“How would you take this medicine?”


395 primary care patients in 3 states


Davis
TC

, et al. Annals
Int

Med 2006

Patient Safety:

Medication
Errors

Red Flags for Low Literacy


Frequently missed appointments


Incomplete registration forms


Non
-
compliance with medication


Unable to name medications, explain purpose or dosing


Identifies pills by looking at them, not reading label


Unable to give coherent, sequential history


Ask fewer questions


Lack of follow
-
through on tests or referrals

SOAP
-

UP

A method to assist providers to improved understanding


S


Subjective


O


Objective


A


Assessment


P


Plan


U


Use teach
-
back to check for understanding


P


Plan for health literacy help


Complexity of care increased requires


Coordination


P
atient centered approach to care


Results


Cost savings


Decreased ER visits


Reduced inappropriate admissions/readmissions


Reduced unnecessary dx testing


Standard rx protocol


Increased appropriate use of hospice care


Patient satisfaction, loyalty, ROI






Hopkins
-

J Onc Practice

Business Model

$2.4 million/4
years

S.E. Brooks, MD, MBA, Principal Investigator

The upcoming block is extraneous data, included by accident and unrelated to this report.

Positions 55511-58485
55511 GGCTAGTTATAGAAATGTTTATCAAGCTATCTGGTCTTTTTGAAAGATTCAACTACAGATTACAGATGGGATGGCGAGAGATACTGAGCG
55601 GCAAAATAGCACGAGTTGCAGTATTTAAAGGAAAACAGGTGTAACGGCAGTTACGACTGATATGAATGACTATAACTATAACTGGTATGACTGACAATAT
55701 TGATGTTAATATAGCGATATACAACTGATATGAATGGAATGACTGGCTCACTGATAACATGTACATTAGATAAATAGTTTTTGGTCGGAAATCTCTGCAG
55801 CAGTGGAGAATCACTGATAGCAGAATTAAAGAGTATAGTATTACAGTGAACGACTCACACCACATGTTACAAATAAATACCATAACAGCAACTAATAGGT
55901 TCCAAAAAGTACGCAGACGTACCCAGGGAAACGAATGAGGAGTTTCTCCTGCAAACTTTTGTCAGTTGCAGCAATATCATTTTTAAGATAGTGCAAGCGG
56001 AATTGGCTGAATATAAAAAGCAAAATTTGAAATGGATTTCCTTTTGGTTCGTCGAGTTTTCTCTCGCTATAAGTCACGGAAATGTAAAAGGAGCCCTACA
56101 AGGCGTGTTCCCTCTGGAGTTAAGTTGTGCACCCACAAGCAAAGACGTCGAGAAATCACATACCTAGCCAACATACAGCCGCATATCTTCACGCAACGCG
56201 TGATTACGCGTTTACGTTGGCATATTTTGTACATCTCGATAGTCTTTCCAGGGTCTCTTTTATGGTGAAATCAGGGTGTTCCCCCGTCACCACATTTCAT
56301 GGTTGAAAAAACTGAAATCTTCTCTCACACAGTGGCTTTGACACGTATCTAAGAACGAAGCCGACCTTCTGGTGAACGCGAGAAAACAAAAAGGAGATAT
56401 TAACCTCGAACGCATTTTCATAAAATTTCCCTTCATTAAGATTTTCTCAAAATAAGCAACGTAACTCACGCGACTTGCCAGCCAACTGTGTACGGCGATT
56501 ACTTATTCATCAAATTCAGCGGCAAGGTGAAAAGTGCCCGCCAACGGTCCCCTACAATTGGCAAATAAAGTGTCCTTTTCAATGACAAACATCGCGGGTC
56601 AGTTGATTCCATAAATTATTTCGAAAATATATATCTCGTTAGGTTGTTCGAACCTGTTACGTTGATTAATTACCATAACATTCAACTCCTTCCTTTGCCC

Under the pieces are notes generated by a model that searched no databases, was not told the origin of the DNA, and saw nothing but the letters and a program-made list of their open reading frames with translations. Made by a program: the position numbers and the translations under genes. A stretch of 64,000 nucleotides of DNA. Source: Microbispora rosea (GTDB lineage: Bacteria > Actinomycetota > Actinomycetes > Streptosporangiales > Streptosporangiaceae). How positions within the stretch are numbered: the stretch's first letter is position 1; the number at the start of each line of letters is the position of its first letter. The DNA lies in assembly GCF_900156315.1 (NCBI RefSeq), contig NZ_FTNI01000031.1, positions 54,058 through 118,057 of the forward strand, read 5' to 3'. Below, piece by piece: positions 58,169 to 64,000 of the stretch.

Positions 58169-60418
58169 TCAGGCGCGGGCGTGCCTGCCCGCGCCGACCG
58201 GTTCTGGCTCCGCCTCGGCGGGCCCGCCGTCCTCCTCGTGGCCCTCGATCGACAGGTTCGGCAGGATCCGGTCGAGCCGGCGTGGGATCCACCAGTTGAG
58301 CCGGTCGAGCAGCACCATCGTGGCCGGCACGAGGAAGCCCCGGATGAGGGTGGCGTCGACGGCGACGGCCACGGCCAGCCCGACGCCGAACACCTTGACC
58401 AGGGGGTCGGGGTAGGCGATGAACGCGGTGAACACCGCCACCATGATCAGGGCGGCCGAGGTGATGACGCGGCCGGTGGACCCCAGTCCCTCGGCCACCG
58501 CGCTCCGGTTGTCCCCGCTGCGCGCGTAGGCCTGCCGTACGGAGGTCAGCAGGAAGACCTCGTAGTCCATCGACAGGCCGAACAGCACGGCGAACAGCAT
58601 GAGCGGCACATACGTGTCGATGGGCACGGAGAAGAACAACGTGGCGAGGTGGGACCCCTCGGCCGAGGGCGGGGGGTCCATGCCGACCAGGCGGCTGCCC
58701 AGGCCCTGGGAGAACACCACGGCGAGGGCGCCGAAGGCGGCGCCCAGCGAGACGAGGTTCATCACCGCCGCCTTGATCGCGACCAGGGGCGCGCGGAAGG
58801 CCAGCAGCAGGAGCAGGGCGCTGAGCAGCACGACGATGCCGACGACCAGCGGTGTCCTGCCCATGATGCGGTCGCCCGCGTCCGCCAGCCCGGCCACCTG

Lay

Navigators



Treatment

Research

Survivorship

Patient Navigation Across the Care Continuum

Diagnostic





Community Prevention


2009
-
2010 baseline REALM assessment showed that 34% of
mobile prevention
center patients (N=187
)
scored
below the 9th
grade reading level.



An audit
of patient education materials
indicated all were
>
9th
-
12th
grade reading
level



Materials
were revised to reflect a 6th
-
8th grade reading
level



Kentucky Health Literacy Summit 2012



Building a Health Literacy Toolkit

Jenita Terzic, M.Ed., CHES; Phil Schervish, Ph.D.; Tina Hembree, MPH; Sandra E. Brooks, M.D., MBA

Louisville, Ky.

Life Expectancy
in

West
Louisville
is

8
-
10
years
lower here

than here

Incorporating Disparities Metrics into

Program Planning:

Focusing Outreach on Underserved Areas

50
% of
Screenings

Occur
in Underserved
Communities

1/3 have never had a screening or have not had one in 5 years

Mobile Screening Sites


Screening Statistics

Demographic Data


o
Mean age: 52


o
15% Hispanic/Latino


o
50% Uninsured


o
46% Reside in Medically
Underserved Communities


o
45% with household income
<$10,000


o
30% Never or Rarely Screened













~
20% of patients require Diagnostic Navigation

76 Cancers (Breast, Cervix, Prostate
)
-

1/07
-
9/12/12

Breast Cancer Specific Data

N= 53





Incorporating Disparities Metrics into Program
Planning

Focusing
Outreach
on Underserved Areas

75% uninsured, 33% no PCP

Median Age: 52